KIELBASA & KRAUT MEDLEY
Hooray! I said "then you can write it up for Starving Artists?"--and lo, he did, and you'll find it below! This is one of my favorite cool-weather dinners, hearty and somewhat German in flavor, savory with meat and onions and fruit...YUM.
Somehow, eaten by the fire on a lovely November evening, cooked by my love, it tasted even better than I remembered!
Kielbasa & Kraut Medley
4 6-8” kielbasa (about 2 lbs)
2 C sauerkraut
4 small apples (Jonathans are good), cored and sliced
1 large onion, quartered and sliced
Olive oil, coconut oil, or bacon grease.
Brown the kielbasa well in a little bit of oil or grease. Remove from pan, add onion and cook until glazed. Add apples and cook until slightly browned. If you’re drinking beer or hard cider while cooking, you can add a little of that. Add kielbasa and kraut. Stir up well, cover and simmer for about 15 minutes. Serves six--or makes wonderful leftovers!
(Of course I have to nib in and add my thoughts on this...)
You can use turkey kielbasa (or smoked sausage) if you're watching your fat intake--tastes great anyway--and tart apples are definitely marvelous in it. (This isn't the place for sweet, bland, mealy apples that fall apart when cooked! You want that tart-sweet flavor. We like to buy local Jonathans, as
I like sweet Bavarian sauerkraut in this, the kind with caraway seeds, if I haven't made my own--and that I haven't done in a lot of years! The above illustration was painted 30 years ago, from a batch of my own home-canned Bavarian-style stuff--it still hangs in my kitchen today, a lovely reminder of those years. (It's gouache and sepia ink on a warm tan matboard background.)
Making sauerkraut is dead easy, as far as the process goes, but it can be a tad tricky. The right temperature range and careful cleanliness are needed to insure proper fermentation.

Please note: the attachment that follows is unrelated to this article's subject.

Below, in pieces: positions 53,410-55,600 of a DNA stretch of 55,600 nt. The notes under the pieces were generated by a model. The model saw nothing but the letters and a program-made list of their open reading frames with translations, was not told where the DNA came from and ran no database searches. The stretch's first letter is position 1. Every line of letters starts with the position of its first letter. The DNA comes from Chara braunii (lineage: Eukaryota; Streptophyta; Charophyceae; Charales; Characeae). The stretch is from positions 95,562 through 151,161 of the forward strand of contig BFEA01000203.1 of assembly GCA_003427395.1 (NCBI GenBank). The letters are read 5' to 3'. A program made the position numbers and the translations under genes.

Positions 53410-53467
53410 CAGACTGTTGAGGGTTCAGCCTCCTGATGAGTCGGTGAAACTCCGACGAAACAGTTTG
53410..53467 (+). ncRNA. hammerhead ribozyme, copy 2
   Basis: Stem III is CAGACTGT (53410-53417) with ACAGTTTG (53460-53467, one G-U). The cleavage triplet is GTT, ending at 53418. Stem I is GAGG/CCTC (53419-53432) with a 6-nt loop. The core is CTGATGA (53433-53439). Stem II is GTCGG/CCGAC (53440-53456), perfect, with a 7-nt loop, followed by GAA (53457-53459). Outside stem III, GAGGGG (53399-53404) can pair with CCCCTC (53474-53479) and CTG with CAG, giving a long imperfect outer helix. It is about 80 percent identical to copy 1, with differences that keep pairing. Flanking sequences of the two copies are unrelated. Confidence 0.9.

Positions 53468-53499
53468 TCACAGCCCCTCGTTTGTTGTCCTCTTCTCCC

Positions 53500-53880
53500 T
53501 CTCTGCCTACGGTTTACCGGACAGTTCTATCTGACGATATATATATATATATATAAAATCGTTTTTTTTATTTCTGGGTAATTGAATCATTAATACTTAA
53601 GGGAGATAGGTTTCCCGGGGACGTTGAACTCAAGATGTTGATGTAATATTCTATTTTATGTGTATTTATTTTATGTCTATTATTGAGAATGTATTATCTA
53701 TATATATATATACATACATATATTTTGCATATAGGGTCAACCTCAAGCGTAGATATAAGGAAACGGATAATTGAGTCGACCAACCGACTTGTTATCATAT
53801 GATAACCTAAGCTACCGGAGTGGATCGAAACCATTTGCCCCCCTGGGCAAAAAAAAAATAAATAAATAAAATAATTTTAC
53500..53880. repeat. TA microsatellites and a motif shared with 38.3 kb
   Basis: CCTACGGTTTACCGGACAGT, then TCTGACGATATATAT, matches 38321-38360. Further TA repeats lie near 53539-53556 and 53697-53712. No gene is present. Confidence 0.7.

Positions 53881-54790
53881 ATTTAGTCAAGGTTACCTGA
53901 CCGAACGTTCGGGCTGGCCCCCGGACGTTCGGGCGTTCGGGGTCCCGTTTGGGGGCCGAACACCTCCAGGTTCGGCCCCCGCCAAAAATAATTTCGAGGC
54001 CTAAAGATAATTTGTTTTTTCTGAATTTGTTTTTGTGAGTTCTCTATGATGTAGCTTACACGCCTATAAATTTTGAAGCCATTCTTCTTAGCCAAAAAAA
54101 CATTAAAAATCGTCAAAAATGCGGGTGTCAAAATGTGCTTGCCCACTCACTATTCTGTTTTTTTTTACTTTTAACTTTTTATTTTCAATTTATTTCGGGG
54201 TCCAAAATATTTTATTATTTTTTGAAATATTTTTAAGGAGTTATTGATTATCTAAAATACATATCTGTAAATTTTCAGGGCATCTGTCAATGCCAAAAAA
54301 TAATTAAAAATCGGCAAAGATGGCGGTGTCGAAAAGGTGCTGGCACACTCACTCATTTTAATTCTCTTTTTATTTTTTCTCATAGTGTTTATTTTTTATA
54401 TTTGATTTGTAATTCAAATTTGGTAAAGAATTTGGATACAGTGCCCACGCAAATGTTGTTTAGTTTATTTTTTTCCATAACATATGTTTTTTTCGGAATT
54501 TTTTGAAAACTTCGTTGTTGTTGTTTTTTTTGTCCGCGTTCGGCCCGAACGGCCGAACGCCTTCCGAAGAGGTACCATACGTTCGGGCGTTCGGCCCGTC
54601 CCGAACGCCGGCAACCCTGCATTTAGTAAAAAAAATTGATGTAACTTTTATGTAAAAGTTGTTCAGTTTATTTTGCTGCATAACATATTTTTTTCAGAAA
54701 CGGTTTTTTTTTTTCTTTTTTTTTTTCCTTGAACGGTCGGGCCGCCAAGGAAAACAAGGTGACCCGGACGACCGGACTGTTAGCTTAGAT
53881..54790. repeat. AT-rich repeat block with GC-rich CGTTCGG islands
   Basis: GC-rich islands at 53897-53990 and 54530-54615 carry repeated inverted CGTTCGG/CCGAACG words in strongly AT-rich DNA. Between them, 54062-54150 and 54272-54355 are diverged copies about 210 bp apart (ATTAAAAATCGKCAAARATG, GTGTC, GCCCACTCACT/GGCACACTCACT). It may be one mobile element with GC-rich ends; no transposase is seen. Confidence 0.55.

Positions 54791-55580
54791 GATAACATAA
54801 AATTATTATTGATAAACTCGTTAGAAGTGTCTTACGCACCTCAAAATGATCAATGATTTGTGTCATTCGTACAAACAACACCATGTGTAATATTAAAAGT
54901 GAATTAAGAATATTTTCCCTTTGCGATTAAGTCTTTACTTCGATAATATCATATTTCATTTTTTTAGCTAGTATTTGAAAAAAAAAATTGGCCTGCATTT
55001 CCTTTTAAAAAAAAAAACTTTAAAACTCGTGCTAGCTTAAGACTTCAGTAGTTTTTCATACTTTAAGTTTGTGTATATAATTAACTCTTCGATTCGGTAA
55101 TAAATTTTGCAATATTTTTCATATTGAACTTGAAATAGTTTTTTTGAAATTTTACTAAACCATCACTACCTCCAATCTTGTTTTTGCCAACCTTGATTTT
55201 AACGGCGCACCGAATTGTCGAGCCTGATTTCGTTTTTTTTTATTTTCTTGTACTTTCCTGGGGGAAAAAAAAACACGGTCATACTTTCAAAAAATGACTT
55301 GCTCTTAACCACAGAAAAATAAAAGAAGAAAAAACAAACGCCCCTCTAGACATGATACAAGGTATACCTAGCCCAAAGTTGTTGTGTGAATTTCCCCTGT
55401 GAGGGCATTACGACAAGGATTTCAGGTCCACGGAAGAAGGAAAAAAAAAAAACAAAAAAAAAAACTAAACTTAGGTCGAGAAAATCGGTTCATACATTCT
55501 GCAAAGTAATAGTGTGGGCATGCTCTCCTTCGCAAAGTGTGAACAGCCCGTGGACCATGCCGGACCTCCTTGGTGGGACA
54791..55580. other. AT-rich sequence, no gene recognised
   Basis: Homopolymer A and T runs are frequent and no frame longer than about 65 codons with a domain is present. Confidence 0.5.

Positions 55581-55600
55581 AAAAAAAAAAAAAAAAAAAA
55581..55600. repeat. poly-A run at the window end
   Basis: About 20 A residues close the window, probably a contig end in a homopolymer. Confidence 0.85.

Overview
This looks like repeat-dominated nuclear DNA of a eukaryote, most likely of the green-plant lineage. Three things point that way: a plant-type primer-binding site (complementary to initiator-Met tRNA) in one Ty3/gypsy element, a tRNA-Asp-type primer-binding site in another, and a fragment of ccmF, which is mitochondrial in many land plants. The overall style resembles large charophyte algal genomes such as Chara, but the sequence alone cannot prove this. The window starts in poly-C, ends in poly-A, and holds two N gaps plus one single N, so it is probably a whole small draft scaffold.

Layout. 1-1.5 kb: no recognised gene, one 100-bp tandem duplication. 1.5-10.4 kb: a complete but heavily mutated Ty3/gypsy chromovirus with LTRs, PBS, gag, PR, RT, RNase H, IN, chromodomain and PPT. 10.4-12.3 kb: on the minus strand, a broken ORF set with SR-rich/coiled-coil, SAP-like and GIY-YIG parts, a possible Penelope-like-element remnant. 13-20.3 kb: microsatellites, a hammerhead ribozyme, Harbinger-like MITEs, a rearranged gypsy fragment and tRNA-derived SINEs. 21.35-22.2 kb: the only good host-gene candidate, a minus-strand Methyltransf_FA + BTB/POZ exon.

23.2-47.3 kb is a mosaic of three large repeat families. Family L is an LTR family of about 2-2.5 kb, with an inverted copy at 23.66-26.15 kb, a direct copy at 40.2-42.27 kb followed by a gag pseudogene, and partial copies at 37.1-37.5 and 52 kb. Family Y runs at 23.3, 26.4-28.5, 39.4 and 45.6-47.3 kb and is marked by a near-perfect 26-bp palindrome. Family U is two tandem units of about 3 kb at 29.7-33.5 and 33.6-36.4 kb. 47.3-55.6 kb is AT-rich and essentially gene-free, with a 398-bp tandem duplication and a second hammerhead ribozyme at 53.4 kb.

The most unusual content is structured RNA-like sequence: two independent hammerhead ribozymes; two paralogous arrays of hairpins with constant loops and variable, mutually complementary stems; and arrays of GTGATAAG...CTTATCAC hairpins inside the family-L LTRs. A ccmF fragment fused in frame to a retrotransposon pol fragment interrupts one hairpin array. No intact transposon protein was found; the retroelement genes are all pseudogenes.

When my late husband and I lived on our little back-to-the-land farm and I canned mountains of stuff from our own organic garden, I made some of the best and worst I've ever tasted--and one memorable batch that was in the root cellar when it flooded, and came out smelling of kerosene from the lantern that decided to float. Needless to say, that batch didn't get tasted--it didn't even make compost! Ewwwww...
According to The Joy of Cooking--still my favorite cookbook!--sauerkraut's healthful qualities were recognized as early as 200 B.C. when workers on got a daily ration as they worked on the Great Wall of China. It appears it was first mentioned in America in 1776, and as expected, it was primarily eaten in German communities. (Sauerkraut literally means "sour cabbage," in German.)
I couldn't find my old recipe--it was NOT in The Joy--but this site comes close: http://www.kitchenproject.com/kpboard/recipes/HOMEADESAUERKRAUT.htm
Remember, sauerkraut gets milder with cooking--in the wonderful dish above, it just adds a lovely tang. If you think you hate sauerkraut, you may find differently when you try this recipe!
We hope you enjoy this hearty dish as much as we did--great with hard cider or a rich lager like Sam Adams, too...